Now available from History Workshop Journal is a special issue dedicated to “Thinking About Denial.” Articles that may especially interest AHP readers are listed below, but the full issue is more than worth checking out.
“Thinking About Denial,” by Catherine Hall and Daniel Pick. The abstract reads as follows:
This essay considers the frequent and varied uses of ‘denial’ in modern political discourse, suggests the specific psychoanalytic meanings the term has acquired and asks how useful this Freudian concept may be for historians. It notes the debates among historians over the uses of psychoanalysis, but argues that concepts such as ‘denial’, ‘disavowal’, ‘splitting’ and ‘negation’ can help us to understand both individual and group behaviour. The authors dwell, especially, on ‘disavowal’ and argue it can provide a particularly useful basis for exploring how and why states of knowing and not knowing co-exist. Historical examples are utilized to explore these states of mind: most briefly, a fragment from a report about the war criminals, produced by an American psychiatrist at the Nuremberg Trial; at greater length, the political arguments and historical writings of an eighteenth-century slave-owner; and finally, a case in a borough of London in the late-twentieth-century, where the neglect, abuse and murder of a child was shockingly ‘missed’ by a succession of social agencies and individuals, who had evidence of the violence available to them.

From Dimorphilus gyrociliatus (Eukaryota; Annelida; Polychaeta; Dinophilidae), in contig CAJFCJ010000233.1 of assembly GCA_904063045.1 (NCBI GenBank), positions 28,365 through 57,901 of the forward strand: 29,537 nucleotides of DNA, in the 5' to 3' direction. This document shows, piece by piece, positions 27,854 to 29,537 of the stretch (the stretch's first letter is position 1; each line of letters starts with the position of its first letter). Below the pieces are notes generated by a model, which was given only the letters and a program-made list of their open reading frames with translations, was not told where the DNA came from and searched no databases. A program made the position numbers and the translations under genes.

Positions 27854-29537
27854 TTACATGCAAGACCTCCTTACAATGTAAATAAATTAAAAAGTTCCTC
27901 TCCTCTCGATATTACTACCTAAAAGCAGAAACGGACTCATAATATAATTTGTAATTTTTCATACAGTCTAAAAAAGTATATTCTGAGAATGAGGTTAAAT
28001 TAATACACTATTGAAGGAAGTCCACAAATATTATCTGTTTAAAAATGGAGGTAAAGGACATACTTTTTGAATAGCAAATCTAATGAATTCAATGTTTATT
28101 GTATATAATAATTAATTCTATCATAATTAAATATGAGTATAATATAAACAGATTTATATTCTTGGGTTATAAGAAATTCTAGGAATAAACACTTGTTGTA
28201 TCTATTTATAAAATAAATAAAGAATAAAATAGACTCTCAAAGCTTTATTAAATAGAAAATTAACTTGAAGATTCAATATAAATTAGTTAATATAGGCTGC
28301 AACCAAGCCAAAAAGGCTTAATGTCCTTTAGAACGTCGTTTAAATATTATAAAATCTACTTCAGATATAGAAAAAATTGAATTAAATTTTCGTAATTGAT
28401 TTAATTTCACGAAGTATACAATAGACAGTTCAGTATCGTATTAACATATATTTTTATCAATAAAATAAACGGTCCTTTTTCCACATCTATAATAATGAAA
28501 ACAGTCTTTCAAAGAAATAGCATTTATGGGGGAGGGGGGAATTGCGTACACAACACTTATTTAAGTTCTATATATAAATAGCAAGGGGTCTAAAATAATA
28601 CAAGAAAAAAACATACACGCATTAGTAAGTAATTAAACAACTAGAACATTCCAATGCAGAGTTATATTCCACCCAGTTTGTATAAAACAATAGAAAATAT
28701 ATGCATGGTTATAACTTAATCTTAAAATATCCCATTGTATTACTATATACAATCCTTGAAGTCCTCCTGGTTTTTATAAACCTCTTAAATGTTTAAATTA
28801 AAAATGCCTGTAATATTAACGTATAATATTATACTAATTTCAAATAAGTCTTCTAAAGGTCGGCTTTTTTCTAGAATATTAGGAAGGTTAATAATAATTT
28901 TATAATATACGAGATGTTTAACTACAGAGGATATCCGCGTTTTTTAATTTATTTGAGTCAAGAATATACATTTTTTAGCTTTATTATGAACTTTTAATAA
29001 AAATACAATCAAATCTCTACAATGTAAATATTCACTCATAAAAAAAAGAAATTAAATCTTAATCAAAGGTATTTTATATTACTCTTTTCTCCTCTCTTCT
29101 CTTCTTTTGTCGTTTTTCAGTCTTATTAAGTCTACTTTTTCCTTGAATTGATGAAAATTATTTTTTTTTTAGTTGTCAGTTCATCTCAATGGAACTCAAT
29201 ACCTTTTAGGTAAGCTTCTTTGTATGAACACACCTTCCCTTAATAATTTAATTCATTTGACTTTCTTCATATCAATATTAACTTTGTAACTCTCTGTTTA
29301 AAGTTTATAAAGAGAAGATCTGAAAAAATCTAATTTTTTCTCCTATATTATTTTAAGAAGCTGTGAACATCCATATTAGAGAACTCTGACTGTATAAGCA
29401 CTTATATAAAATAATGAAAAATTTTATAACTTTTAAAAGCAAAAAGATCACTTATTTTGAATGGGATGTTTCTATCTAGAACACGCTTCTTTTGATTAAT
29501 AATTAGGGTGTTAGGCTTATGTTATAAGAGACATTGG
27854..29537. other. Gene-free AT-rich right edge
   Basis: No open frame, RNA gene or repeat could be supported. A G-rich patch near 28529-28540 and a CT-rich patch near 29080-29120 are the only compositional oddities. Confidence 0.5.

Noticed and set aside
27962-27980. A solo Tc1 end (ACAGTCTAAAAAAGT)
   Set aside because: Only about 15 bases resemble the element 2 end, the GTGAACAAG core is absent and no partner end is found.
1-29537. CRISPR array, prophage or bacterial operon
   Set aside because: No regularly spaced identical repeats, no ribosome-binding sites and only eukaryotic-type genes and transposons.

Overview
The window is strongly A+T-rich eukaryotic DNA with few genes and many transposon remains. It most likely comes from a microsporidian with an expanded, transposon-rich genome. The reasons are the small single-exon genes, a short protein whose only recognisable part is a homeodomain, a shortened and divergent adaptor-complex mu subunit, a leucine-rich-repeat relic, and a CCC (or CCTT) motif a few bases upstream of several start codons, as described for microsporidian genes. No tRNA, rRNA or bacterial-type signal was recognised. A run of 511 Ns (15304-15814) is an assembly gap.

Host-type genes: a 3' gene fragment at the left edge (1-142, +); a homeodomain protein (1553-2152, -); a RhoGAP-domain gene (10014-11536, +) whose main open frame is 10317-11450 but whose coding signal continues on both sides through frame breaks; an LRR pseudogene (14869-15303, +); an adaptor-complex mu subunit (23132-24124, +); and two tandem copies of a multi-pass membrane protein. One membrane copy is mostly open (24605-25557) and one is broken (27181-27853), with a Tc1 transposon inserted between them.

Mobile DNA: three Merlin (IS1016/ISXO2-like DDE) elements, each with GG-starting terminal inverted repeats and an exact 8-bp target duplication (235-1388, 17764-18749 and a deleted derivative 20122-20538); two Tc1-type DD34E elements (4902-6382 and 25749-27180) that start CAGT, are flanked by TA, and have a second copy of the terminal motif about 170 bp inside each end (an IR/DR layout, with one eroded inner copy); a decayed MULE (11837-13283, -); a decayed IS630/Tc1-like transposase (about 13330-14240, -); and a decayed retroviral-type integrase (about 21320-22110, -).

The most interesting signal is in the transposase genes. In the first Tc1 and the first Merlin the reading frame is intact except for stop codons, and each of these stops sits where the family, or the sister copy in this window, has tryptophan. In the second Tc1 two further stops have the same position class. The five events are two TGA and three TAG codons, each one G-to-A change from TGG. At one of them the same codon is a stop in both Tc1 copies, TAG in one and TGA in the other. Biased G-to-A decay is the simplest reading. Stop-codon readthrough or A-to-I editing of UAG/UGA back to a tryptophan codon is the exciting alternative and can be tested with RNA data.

“‘Wounds of the Heart’: Psychiatric Trauma and Denial in Hiroshima,” by Ran Zwigenberg. Abstract: Continue reading Special Issue: Thinking About Denial